Budget deficit for the state legislative session smaller than expected
BRYAN, Texas (KBTX) - Texas lawmakers will begin the 87th legislative session this week with an estimated $112.5 billion available to allocate for general-purpose spending in the next two-year state budget. That’s down slightly from the current budget but is significantly higher than what was estimated this summer when the coronavirus began to devastate the economy.
Texas Comptroller Glenn Hegar announced that number Monday in his biennial revenue estimate, which sets the amount lawmakers can commit to spending when they write a new budget this year.
Hegar also announced a nearly $1 billion deficit for the current state budget that lawmakers must make up, a significantly smaller shortfall than the $4.6 billion one Hegar expected over the summer.
Hegar’s estimates portend a difficult budget-writing session for lawmakers. But Hegar acknowledged that things could have been a lot worse. The $112.5 billion available is down from $112.96 billion for the current budget.
Comptroller Hegar joined First News at Four to explain how the state was able to keep the budget deficit low.
“Principally that’s because revenues into the treasury, while negative compared to last year, have not been as negative as we anticipated,” Hegar says.
He says one of the biggest contributors to that was sales tax. Hegar says both the standard sales tax revenue and the online sales tax revenue, which was enacted in the last legislative session, exceeded expectations.
He says federal funding increased this year through a number of ways including the COVID-19 relief bill. Hegar says most of that money went to funding increased expenses incurred because of COVID-19 but explains that part of it covered some expenses that the state would have funded regardless of the pandemic.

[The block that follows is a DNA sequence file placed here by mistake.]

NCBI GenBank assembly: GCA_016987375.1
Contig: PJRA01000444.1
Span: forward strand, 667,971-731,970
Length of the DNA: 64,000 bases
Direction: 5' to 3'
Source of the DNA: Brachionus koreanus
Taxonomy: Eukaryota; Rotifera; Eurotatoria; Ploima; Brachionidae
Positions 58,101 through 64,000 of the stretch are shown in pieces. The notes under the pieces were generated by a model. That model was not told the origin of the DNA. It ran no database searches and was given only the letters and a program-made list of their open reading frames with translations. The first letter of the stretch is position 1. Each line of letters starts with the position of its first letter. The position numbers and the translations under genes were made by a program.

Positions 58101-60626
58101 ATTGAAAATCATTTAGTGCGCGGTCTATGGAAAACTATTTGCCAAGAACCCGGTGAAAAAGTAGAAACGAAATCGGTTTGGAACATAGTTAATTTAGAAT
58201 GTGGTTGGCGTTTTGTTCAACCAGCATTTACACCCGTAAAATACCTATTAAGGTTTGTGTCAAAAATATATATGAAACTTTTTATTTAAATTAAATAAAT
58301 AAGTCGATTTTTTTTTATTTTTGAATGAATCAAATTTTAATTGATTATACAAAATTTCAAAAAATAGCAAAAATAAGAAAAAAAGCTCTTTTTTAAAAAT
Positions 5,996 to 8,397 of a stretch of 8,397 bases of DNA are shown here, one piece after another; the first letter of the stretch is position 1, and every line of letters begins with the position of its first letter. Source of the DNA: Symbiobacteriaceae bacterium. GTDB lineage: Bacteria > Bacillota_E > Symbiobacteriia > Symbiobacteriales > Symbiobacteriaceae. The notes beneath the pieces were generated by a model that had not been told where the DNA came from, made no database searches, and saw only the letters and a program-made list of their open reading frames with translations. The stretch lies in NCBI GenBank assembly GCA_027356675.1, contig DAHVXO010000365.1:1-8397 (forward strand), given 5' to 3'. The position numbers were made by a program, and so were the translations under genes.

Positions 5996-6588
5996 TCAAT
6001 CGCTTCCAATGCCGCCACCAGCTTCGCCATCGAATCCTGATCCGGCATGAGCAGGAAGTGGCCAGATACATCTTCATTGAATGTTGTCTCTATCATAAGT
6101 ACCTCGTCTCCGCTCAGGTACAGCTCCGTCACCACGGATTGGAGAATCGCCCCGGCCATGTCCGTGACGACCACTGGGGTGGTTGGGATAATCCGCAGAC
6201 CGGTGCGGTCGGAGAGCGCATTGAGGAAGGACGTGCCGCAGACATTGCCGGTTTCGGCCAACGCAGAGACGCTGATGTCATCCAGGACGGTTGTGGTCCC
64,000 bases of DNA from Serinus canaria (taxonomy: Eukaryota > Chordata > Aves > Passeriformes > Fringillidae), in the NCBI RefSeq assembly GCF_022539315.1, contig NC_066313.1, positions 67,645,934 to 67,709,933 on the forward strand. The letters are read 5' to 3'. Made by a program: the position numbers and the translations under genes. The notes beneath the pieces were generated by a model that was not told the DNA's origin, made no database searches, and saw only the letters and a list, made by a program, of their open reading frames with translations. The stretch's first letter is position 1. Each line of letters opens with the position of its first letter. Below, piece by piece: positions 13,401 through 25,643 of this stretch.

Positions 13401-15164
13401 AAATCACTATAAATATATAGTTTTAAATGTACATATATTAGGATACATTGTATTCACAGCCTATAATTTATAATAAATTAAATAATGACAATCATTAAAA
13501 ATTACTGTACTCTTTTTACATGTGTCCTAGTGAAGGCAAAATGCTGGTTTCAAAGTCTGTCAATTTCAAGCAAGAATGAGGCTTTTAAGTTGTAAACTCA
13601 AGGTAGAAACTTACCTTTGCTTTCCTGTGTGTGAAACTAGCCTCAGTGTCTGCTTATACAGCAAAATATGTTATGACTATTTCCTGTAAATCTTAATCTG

But one of the more interesting ways the state was able to save money in the past year was through education funding. Hegar says that schools received more funding than they expected from property taxes which meant that the state did not provide as much funding to keep schools running.
“As local property values increase,” Hegar explains, “that means us as local property taxpayers pick up a larger share.”
He says the state decided to decrease the amount of property taxes that are used to fund schools and increase the share provided by state revenue in the last legislative session. But estimates on property values were lower than what actual property values were during that two-year period and that left the state with more money than expected.
So what does that all mean for me as a taxpayer?
To provide some perspective on what that means for the average Texan taxpayer, First News at Four sat down with Dennis Jansen, the Director of the Texas A&M Private Enterprise Research Center.
“I think the Comptroller is not completely confident in that number,” Jansen explains.
He says much of that estimate is dependent on predictions for the future. Jansen adds that the estimate does not factor in Governor Greg Abbott’s request for a 5% reduction in state spending, possible further increases in federal funding, nor possible increases in state appropriations.
He says the unanticipated “savings” from education funding are difficult to fully break down but assured that schools did not receive less funding than they anticipated.
“Schools that don’t receive what’s considered to be sufficient funding,” Jansen explains, “then receive funding from the state, or state tax revenue.”
Jansen says because property values were higher than Comptroller Hegar expected, the property taxes were too and therefore the state was able to spend less while schools received the same amount of funding.
Jansen also elaborates on all the factors that contributed to a smaller-than-expected deficit here through the Texas A&M Private Enterprise Research Center’s website.
Watch the full interview with Comptroller Hegar and Texas A&M PERC Director, Dennis Jansen, in the player above.
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